We have another open ended topic this week! Since the topic of diversity and cultural representation in books and literature is picking up steam right now, we decided to highlight some of our favorite diverse reads. The diversity umbrella can encompass a wide scope of culture, such as sexual orientation, race, and even different points of view from the narrator and/or author. Today, Bekka and I are sharing our top diverse novels.
1. Little Peach by Peggy Kern
I recently read Little Peach and it blew me away. This book is extremely important and takes a look at heavy-hitting issues a lot of us would rather ignore, like extreme poverty, drug addiction, and sex trafficking. It’s not an easy read, but a heroine like Michelle deserves to be heard.
2. Not Otherwise Specified by Hannah Moskowitz
Add Not Otherwise Specified to your TBR list immediately! Etta is a bisexual black ballerina recovering from an eating disorder in the middle of very, very white Nebraska. This book is just so honest and raw and authentic – Etta’s voice just screams at you. She is so many things at once and this book takes a good hard look at that in between identity of being bisexual and also what it’s like to navigate the world as a young black woman.
3. Love in the Time of Global Warming by Francesca Lia Block
If you’re looking for a fantasy with sexual diversity, this is the series for you. The main character is a bisexual girl, she is in a relationship with a trans boy and their two best friends are an interracial gay couple. Of course their identities mean a lot to them, and they guide the story, but it doesn’t feel heavy handed – it feels perfectly balanced, like of course these people are real and these fantastical things are happening to them.
4. The Undertaking of Lily Chen by Danica Novgordoff
Set in China, The Undertaking of Lily Chen takes on lore than I had never heard of before. I think it’s incredibly important to open our worlds to other cultures – in a respectful, thoughtful way – and if you’re looking for tales you haven’t experienced, this graphic novel is the place to start. It also helps that the art is just beautiful.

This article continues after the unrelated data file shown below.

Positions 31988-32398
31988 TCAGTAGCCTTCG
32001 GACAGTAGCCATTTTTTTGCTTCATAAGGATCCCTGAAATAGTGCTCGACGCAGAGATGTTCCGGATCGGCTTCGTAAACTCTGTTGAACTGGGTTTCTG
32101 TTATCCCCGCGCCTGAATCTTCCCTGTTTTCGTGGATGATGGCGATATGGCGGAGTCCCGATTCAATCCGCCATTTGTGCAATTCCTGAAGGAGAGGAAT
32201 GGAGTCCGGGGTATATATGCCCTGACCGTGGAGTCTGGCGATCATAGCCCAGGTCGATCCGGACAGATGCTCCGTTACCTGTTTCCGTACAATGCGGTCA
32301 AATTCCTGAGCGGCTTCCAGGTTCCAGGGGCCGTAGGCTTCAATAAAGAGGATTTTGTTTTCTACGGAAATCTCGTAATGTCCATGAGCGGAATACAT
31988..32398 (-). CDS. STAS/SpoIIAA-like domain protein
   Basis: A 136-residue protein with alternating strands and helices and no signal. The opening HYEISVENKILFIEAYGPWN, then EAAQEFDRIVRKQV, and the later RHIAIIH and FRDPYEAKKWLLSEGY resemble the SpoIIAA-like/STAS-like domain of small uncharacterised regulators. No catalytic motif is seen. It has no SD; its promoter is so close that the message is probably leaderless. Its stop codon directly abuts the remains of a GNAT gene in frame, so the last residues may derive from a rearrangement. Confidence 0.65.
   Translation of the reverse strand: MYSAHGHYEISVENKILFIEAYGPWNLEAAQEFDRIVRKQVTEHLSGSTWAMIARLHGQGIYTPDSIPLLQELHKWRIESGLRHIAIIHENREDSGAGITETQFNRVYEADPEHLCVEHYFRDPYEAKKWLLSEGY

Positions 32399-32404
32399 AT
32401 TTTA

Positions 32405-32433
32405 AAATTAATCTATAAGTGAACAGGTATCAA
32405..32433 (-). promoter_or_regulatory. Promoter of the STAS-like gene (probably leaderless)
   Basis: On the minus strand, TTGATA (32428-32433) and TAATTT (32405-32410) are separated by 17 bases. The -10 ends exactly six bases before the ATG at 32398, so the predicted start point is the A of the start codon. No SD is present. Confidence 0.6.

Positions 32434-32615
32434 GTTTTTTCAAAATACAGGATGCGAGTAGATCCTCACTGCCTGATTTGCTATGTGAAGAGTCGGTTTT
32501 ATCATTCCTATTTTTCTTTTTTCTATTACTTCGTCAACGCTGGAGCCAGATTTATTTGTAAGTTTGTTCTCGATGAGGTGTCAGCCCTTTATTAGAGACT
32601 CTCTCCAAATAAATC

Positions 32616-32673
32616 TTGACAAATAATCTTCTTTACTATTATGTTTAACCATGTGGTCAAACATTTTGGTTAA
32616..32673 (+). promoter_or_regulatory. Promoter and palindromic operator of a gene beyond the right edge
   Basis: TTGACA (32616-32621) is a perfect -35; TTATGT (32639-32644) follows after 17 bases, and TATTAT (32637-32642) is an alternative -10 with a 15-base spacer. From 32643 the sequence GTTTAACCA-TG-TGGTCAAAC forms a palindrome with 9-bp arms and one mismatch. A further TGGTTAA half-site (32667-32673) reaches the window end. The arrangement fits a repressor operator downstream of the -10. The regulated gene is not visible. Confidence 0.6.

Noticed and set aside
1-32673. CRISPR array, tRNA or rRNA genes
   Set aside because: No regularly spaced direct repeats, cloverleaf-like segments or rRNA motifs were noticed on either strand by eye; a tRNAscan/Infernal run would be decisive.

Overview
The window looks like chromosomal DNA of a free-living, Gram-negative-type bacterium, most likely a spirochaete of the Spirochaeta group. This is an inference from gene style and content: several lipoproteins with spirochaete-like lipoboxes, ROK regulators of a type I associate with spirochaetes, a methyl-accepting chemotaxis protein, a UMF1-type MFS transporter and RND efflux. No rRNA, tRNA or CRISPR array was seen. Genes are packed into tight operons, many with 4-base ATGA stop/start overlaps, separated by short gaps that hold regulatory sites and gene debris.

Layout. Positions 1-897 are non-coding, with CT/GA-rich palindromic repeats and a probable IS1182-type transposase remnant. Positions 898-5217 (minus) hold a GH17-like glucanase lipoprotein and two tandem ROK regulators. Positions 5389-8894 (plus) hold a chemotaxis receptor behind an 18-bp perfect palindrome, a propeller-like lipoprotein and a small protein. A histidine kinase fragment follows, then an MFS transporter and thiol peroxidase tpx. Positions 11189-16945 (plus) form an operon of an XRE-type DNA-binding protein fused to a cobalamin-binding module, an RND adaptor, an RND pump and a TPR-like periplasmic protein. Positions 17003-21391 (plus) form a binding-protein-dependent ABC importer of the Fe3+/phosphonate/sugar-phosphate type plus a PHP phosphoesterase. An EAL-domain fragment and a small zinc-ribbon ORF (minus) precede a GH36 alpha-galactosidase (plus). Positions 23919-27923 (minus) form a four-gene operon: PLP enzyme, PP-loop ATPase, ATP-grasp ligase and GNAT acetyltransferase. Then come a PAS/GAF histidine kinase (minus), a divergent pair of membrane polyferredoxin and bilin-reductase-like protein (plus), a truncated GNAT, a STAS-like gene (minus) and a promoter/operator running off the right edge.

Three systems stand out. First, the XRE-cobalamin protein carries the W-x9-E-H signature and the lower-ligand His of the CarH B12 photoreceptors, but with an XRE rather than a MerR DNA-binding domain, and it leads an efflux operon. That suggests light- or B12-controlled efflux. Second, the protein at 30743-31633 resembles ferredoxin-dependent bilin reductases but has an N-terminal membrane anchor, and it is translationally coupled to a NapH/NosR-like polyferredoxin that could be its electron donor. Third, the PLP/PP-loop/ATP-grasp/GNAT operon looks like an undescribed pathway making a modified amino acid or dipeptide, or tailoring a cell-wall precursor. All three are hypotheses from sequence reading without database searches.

5. The Lunar Chronicles by Marissa Meyer
The Lunar Chronicles is one of my favorite series – big surprise, I know. I fully believe that there is something for everyone in these books and between the five heroines (Cinder, Scarlet, Cress, Levana, and the forthcoming Winter) each reader should be able to see themselves reflected in these characters. The settings, the characters, the cultures are all diverse and a joy to learn and witness through the pages. The feeling of the whole series is very cinematic and you owe it to yourself to give these books a chance if you haven’t already.
1. Lies We Tell Ourselves by Robin Talley
Not only is the book focused on the black community during the civil rights movement, but the gay relationship also makes this a wonderfully diverse novel. On top of that, I LOVE the story, and the voices of the two characters sets this book apart as not only a wonderful historical piece, but an overall glorious story.
2. The Change series by Rachel Manija Brown and Sherwood Smith
Imagine a story that brings together race, sexual orientation and culture in a mash-up while tackling a new point of diversity of humanity. The Change series approaches the topic of diversity by illustrating acceptance of current hot topics, such as same sex relationships, race and family as the norm. However, there is a new form of cultural clashing in the book, which makes readers approach the topic from a new angle.
3. The Breadwinner by Deborah Ellis
The biggest factor for placing this book on the list is the realistic obstacles faced by a girl living with Muslim radicals. The author steers away from demonizing an entire religion, yet does not shy away from the horrible events happening at the moment in some Taliban-controlled countries. The author is not apologetic and does not set out to make a political point. She is inviting readers to step into the world that is controlled by a radical cell of people.
4. Of Metal and Wishes by Sarah Fine
I never thought the Phantom of the Opera would work in an Asian-culture setting, but the two subjects blend beautifully together. My favorite part of this novel stems from the author’s choice to delve into the fantasy Asian culture while staying far away from some of the more boring tropes that one would find in Asian fantasy. The cultural struggle between the two people in Fine’s book also mirrors many real events in our own world.
5. Nation by Terry Pratchett
Leave it to Pratchett to write a beautiful and touching story about a European/Savage meeting. While the cliche has been repeated many times, this story illustrates wonderfully the nature of “society” while giving a fair balance to some of the best parts of the two worlds.
Do you have your own list of books with diversity? Do you have another idea on topics and the people in such novels? Leave a comment below!